Civilian Life and the Nazi Occupation Government on the Channel Islands

During the Second World War the Channel Islands were the only part of the United Kingdom which was conquered and occupied by Nazi Germany. It remained under German rule for five long years, from the late summer of 1940 right down to mid-May after the Nazis had surrendered following Hitler’s suicide. And yet the story of the occupation of the Channel Islands remains relatively untold.

During this five-year period the four largest islands of the chain, Jersey, Guernsey, Alderney and Sark, were occupied, with the German garrison rising to nearly 30,000 troops at the height of the war.

This was nearly one soldier for every two British citizens who had been left behind on the Islands after the abortive evacuation attempts in May, June and July 1940 had seen some 25,000 of the 90,000 Islanders sent to the British mainland before the Germans arrived.

Many of these soldiers were on Alderney, where the Nazis constructed four labour and concentration camps and which island was virtually emptied of civilians during the occupation. But on Jersey, Guernsey and Sark civilians interacted for five long years with the occupation government and the German garrison.

What was lifelike here during this period?

The Nazi Government

The Islands were administered as part of the Manche region of occupied France, meaning that many of the administrative decisions concerning the Islands were made in Normandy.

The Islands were effectively under military government otherwise and were heavily militarised throughout the five years of occupation as a frontline on the Atlantic Wall, the series of defences built by the Nazis from the Bay of Biscay in western France all the way north along the European coast to Jutland in Denmark.

A military commander was the most senior Nazi official on the Islands, a position that was held by six different men during the occupation, with General Major Erich Muller holding the position for the longest period of time between June 1941 and September 1943, nearly half of the total period of occupation.

Vice-Admiral Friedrich Huffmeier was in charge for the final months of the war and organised the surrender to the British on 9 May 1945. This occupation government imposed wide-ranging changes. For instance, the time-zone was switched to Central European Time, a change in keeping with the Nazis’ decision to make all parts of Europe in sync with Berlin time-wise.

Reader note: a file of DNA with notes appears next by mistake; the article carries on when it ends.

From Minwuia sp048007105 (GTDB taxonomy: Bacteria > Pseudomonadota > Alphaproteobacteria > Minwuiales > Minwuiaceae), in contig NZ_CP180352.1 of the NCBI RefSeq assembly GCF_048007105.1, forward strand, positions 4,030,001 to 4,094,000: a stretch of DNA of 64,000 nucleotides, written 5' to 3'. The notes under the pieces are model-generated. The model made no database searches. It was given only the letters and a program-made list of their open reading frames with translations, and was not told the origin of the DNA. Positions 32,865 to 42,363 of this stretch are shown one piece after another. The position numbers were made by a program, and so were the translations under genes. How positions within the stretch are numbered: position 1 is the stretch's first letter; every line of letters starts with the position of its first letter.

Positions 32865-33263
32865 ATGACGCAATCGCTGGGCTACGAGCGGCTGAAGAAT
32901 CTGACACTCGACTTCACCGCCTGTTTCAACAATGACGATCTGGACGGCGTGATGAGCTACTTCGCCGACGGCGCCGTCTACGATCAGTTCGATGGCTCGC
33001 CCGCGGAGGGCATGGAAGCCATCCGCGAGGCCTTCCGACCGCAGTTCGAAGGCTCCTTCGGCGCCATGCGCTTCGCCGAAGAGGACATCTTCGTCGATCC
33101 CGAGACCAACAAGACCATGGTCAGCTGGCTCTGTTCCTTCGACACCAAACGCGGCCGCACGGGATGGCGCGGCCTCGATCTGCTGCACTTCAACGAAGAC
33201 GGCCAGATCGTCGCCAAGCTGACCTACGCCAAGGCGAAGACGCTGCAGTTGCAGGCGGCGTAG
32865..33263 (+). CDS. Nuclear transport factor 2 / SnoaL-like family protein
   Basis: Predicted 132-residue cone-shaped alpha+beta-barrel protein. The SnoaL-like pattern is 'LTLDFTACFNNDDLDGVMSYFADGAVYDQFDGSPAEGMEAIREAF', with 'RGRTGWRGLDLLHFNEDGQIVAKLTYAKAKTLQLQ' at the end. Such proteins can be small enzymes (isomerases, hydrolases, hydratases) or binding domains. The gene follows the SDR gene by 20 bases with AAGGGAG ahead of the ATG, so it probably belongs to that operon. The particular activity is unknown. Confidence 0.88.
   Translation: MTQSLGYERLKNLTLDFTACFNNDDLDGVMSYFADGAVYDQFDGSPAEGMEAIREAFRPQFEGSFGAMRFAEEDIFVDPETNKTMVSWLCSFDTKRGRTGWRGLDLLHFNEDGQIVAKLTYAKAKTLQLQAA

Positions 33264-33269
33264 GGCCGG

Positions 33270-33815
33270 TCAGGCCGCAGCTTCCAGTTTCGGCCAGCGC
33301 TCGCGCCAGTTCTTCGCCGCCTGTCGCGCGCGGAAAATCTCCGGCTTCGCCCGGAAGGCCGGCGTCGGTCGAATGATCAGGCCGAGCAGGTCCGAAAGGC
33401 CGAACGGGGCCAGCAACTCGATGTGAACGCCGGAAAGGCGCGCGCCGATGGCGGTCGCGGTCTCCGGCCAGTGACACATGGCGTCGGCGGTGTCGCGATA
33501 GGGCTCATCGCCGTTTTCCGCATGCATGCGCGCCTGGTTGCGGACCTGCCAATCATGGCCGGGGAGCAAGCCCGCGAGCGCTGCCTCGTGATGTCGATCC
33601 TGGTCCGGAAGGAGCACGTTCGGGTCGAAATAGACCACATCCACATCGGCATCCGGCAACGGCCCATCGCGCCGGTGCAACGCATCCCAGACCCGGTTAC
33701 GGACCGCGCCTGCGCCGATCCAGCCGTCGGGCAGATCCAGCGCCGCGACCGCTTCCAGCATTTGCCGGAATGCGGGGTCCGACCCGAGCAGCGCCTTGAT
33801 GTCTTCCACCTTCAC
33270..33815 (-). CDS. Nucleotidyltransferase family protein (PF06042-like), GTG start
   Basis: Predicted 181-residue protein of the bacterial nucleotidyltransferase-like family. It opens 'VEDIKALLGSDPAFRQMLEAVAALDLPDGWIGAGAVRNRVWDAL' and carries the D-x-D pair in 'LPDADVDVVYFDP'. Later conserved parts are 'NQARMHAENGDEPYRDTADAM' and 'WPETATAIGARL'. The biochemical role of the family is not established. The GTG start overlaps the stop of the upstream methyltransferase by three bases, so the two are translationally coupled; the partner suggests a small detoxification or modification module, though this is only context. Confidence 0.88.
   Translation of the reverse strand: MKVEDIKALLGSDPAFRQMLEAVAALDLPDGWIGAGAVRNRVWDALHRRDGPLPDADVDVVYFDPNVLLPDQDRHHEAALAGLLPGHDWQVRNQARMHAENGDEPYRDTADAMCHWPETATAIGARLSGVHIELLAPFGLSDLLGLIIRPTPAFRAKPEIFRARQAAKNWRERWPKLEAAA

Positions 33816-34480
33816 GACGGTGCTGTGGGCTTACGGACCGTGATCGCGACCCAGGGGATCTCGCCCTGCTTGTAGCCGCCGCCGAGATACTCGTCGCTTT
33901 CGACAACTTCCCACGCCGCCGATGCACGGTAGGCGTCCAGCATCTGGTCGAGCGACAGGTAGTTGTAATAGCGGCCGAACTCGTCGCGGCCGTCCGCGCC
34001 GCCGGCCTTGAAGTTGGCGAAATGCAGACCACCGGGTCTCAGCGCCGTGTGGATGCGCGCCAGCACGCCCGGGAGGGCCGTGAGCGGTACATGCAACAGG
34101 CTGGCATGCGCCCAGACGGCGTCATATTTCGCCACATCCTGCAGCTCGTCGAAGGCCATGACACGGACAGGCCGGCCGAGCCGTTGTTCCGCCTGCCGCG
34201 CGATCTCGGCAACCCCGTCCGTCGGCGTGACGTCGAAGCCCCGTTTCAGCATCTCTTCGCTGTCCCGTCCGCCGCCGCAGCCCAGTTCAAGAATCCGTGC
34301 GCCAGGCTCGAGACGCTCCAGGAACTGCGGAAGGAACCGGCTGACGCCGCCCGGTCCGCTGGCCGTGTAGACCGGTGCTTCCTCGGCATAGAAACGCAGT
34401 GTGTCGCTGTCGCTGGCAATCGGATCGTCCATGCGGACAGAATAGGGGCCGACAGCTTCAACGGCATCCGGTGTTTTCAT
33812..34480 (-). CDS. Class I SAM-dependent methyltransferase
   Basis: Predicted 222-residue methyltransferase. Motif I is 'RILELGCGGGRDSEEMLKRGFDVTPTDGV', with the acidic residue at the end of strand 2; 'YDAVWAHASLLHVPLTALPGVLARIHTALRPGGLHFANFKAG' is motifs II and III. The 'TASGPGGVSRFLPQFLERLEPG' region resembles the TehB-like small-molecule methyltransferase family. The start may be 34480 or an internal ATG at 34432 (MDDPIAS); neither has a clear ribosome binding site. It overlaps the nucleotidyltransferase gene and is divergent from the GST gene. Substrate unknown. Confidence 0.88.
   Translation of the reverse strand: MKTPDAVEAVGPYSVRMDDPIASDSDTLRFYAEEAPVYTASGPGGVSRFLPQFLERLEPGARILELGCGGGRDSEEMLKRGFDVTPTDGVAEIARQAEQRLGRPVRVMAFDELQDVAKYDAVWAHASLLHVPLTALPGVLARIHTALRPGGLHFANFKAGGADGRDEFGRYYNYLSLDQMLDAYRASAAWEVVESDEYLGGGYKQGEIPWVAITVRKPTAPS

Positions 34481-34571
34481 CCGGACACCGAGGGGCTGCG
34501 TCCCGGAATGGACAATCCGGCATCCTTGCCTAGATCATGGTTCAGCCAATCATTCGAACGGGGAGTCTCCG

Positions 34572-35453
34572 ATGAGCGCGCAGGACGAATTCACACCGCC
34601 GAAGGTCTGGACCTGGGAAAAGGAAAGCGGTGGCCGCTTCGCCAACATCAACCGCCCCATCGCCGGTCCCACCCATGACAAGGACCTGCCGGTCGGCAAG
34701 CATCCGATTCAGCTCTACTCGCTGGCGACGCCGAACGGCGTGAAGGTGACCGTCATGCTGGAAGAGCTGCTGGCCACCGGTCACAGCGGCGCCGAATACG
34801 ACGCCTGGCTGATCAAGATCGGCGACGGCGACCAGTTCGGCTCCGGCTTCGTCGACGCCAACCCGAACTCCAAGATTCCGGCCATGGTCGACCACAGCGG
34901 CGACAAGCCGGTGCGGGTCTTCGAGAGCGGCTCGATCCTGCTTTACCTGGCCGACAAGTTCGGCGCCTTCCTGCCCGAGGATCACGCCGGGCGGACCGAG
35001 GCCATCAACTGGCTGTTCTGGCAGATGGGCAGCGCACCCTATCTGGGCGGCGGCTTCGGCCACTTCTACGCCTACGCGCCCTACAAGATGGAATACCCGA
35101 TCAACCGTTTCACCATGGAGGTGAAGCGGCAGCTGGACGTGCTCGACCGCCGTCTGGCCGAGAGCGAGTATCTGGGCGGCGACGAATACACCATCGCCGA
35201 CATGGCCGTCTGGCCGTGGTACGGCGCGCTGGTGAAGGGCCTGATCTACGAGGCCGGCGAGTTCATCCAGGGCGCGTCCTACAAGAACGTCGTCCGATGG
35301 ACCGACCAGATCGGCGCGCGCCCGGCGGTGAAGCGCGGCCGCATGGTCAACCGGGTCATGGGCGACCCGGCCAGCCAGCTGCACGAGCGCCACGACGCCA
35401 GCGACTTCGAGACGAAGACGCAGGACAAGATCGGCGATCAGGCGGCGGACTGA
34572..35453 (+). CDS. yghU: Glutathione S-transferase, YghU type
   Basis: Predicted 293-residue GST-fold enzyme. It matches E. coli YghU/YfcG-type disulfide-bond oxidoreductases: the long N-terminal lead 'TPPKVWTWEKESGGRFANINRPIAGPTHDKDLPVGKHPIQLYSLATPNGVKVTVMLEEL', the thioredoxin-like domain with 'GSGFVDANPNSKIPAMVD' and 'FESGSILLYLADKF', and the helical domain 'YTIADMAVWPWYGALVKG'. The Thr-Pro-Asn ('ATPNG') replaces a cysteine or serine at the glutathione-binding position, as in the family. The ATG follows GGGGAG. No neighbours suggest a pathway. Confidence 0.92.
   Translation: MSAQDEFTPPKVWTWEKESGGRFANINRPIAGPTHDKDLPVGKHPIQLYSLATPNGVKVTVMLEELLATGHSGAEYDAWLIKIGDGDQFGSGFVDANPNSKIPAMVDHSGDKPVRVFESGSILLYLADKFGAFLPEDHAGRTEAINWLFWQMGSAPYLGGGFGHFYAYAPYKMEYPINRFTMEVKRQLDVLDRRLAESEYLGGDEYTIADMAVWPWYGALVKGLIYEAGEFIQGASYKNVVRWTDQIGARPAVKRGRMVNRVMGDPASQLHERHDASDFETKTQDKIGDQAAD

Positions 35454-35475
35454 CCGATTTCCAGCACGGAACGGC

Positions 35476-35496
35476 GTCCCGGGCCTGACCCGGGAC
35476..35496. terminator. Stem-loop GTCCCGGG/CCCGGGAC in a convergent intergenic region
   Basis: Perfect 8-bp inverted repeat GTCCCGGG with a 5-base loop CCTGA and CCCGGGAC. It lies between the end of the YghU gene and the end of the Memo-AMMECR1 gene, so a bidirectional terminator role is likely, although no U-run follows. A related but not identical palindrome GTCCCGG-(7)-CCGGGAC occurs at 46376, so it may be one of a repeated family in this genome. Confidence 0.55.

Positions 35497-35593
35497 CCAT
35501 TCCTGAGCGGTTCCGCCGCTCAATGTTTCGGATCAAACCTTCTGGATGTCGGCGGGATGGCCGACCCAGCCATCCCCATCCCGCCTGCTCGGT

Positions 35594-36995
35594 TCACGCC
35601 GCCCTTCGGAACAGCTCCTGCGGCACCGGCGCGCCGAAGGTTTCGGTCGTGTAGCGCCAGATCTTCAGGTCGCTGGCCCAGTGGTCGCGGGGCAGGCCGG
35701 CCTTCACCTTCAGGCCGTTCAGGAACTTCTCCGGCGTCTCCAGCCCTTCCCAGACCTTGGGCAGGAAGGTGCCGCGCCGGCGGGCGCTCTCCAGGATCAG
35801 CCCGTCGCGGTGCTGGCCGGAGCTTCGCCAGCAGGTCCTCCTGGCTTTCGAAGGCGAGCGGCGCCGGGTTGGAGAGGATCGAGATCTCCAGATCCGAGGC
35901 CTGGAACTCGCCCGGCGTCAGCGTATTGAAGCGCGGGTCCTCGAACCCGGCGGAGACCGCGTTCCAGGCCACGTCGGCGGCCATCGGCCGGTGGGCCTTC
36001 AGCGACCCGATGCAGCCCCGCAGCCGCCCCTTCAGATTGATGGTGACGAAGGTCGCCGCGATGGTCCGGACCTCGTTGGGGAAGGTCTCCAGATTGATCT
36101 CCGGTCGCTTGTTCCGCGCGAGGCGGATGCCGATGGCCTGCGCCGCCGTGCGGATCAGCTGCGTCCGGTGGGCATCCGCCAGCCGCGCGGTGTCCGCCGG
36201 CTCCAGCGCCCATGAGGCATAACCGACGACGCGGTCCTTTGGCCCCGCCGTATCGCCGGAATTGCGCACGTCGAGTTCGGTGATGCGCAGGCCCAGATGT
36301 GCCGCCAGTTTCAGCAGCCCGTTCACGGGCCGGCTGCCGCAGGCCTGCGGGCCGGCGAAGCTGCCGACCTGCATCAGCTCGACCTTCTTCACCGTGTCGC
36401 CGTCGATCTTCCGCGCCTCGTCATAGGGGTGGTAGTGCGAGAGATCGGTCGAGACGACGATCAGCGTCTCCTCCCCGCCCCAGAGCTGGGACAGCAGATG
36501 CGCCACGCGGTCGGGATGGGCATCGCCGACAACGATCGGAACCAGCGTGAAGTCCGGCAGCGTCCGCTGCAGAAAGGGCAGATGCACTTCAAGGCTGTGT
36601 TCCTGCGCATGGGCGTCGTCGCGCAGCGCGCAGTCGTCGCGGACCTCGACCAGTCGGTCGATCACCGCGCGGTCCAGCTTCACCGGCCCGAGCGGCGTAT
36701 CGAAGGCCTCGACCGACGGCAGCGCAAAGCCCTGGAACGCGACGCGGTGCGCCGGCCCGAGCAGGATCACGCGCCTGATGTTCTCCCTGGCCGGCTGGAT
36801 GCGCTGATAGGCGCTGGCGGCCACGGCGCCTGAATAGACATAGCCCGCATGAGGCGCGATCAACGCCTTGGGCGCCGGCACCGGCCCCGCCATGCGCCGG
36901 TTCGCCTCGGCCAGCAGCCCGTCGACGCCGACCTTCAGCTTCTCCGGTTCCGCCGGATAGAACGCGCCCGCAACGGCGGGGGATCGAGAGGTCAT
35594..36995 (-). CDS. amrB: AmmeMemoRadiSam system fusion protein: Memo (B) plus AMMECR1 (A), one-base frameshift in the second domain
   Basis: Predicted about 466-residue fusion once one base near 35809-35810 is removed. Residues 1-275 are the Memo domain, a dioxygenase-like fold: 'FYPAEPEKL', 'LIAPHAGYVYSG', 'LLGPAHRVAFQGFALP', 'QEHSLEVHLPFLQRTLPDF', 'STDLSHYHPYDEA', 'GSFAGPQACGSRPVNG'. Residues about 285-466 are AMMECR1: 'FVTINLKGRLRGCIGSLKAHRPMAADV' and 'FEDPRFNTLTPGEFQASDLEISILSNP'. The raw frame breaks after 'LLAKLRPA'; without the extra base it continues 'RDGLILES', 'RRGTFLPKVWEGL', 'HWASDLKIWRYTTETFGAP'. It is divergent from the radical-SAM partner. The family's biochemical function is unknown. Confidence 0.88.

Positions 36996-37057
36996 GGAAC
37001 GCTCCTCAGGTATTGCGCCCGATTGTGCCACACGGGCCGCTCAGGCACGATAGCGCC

Islanders also had to learn to drive on the right-hand side of the road in keeping with German practice.

Beyond this, restrictions were imposed on a range of activities, with curfews and censorship enforced, caps on the number of people allowed to gather on social occasions without a licence, access to beaches restricted and even limitations on marine activity, a peculiar development for people with such an intrinsic relationship with the sea.

Rationing was later imposed from 1943 onwards as the war effort became more difficult. German was taught in schools and Nazi flags and swastikas hung in public places as the Islanders were shown that they were now a part of the Third Reich.

Resistance and Collaboration

The relationship between the civilian population and the massive number of Nazi soldiers and administrators on the Islands during the war was a complex one.

While the stereotypical view of these things holds that the Germans should have been hostile towards the civilian population of any part of occupied Europe and the civilian population should have been determined to resist the occupiers, the reality was often quite different, while there were also unusual circumstances which were specific to the Channel Islands.

For starters, the sheer ratio of Germans to civilians, and the status of the region as a series of small, isolated islands, ensured that there was no major resistance movement to speak of on the Islands throughout the war.

It simply was not practical to try to organise resistance in such a small space surrounded by so many German troops, while it was nigh-on impossible to acquire the kinds of supplies like guns and explosives which were needed to try to sabotage the occupation government on the islands, in contrast to the French Resistance, for instance. However, some of the few detainees who managed to escape from the labour and concentration camps on Alderney were known to have been sheltered by some of the Islanders.